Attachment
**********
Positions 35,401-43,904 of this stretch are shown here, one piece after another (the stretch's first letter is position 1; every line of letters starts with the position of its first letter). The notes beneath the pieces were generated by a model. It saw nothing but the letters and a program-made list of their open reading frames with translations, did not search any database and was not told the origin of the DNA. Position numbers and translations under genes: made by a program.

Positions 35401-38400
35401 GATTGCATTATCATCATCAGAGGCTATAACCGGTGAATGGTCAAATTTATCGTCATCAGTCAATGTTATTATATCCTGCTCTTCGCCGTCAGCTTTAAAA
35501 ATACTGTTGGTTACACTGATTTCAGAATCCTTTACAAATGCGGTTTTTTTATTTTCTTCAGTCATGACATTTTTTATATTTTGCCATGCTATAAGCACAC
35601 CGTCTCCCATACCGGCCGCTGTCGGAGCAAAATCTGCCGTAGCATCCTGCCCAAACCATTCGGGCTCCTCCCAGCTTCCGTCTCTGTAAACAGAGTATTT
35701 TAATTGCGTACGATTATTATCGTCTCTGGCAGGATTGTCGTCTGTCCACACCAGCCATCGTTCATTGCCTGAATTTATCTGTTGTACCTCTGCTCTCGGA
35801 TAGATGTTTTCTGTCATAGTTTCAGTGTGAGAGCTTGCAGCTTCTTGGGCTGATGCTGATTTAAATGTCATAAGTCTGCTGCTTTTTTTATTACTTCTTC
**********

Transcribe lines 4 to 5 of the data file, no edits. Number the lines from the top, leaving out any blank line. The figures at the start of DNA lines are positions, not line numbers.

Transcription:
35501 ATACTGTTGGTTACACTGATTTCAGAATCCTTTACAAATGCGGTTTTTTTATTTTCTTCAGTCATGACATTTTTTATATTTTGCCATGCTATAAGCACAC
35601 CGTCTCCCATACCGGCCGCTGTCGGAGCAAAATCTGCCGTAGCATCCTGCCCAAACCATTCGGGCTCCTCCCAGCTTCCGTCTCTGTAAACAGAGTATTT